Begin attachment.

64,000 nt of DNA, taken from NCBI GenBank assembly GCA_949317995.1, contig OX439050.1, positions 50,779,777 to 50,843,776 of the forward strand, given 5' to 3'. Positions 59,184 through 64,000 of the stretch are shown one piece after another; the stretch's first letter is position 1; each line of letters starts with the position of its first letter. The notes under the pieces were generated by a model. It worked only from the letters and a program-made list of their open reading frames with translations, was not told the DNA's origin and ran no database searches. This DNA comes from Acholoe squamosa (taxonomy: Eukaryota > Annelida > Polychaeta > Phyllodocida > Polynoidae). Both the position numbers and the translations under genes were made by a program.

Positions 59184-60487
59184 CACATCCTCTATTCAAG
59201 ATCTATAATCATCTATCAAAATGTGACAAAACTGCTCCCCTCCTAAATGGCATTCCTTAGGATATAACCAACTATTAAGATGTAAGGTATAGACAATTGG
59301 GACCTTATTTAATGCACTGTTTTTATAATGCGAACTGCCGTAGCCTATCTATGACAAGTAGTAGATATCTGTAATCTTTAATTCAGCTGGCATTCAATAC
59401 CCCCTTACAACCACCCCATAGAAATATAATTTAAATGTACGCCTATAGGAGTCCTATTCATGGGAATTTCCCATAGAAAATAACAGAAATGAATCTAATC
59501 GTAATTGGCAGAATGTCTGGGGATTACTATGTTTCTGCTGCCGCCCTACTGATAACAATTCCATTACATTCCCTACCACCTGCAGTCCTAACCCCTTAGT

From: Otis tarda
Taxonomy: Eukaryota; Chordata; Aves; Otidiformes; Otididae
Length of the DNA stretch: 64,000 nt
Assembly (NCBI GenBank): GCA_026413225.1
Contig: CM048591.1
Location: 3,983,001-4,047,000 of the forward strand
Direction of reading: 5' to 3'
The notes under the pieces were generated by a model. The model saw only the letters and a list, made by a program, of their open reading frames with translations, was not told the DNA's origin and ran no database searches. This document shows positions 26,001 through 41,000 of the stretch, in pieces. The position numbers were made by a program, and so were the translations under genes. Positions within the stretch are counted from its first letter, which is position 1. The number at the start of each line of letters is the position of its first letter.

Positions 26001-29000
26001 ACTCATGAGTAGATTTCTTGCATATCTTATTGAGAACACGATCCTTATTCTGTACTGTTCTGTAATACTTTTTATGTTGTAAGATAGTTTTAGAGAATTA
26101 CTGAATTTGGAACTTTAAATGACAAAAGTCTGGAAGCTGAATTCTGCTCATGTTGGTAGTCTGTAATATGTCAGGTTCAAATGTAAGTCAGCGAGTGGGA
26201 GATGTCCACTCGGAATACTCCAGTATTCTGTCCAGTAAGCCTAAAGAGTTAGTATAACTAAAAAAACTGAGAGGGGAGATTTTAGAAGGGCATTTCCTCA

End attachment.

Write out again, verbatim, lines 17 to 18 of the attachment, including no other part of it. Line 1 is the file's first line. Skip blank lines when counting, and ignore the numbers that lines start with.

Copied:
26001 ACTCATGAGTAGATTTCTTGCATATCTTATTGAGAACACGATCCTTATTCTGTACTGTTCTGTAATACTTTTTATGTTGTAAGATAGTTTTAGAGAATTA
26101 CTGAATTTGGAACTTTAAATGACAAAAGTCTGGAAGCTGAATTCTGCTCATGTTGGTAGTCTGTAATATGTCAGGTTCAAATGTAAGTCAGCGAGTGGGA